Spotted in Echo Park:
I have spent much of my life thinking about weird houses, loving them and loathing them -- including the weird house I was raised in. It is a row house, on a corner lot in Washington, D.C., built in 1877 and, during most of my childhood, completely covered in ivy, which at times covered various windows and sometimes during summer grew in. Despite being embarrassed by it, I always had a protective streak toward the ivy, which my mother refused to have trimmed except away from windows and doorways. Despite eventual persecution by some of her neighbors.
There is a spectrum of weird houses, from highly intentional, sometimes precious yearnings for otherness to uncontrolled/uncontrollable manifestations of otherness. This cow house is a piece of theater. But it's on one of Echo Park's extreme side streets, near Sunflower Ave. No one goes there unless they are very lost, wandering, or on their way to one of the houses on the dead end streets in this far north part of Echo Park. Which is part of what makes it such a surprise.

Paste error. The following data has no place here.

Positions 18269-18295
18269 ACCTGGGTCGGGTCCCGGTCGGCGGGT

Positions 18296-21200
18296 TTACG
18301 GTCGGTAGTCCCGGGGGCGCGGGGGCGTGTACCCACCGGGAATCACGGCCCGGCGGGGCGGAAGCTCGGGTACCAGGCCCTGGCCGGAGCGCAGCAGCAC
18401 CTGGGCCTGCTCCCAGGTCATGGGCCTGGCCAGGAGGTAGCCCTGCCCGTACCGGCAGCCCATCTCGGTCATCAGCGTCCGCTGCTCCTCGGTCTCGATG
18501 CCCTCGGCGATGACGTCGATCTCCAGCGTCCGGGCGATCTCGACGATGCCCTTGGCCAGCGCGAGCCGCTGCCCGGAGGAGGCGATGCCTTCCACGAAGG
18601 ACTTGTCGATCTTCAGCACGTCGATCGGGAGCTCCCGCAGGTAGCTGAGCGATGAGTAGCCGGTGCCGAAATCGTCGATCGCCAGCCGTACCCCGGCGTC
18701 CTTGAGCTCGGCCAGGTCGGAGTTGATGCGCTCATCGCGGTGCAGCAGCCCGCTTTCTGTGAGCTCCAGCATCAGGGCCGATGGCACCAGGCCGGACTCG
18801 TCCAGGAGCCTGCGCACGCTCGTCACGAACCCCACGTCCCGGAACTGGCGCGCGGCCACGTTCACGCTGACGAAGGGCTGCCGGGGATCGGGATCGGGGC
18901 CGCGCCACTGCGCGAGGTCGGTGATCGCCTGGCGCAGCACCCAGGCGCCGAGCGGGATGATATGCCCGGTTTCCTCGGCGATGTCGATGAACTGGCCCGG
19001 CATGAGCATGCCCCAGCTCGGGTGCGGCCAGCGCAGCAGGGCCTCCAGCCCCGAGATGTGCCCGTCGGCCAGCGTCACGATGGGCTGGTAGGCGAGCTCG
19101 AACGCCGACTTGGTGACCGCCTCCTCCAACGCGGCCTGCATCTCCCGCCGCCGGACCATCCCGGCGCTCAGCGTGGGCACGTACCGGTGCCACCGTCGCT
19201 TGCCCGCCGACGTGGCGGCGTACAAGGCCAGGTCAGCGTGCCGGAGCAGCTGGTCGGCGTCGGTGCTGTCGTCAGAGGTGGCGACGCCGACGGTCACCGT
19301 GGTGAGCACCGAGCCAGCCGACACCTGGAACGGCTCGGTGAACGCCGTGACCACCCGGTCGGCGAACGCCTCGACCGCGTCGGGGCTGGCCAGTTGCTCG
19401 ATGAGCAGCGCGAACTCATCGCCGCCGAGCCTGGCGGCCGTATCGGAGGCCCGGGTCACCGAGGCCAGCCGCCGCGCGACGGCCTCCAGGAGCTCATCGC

Plumbean: If the reference doesn't mean beans to you, it's from a children's book, The Big Orange Splot (Daniel Manus Pinkwater) in which Mr. Plumbean, who lives on a "neat" conventional street transforms his house into a psychedelic vision of tropical splendor, to the upset of his neighbors. He says, "My house is me and I am it. My house is where I like to be and it looks like all my dreams."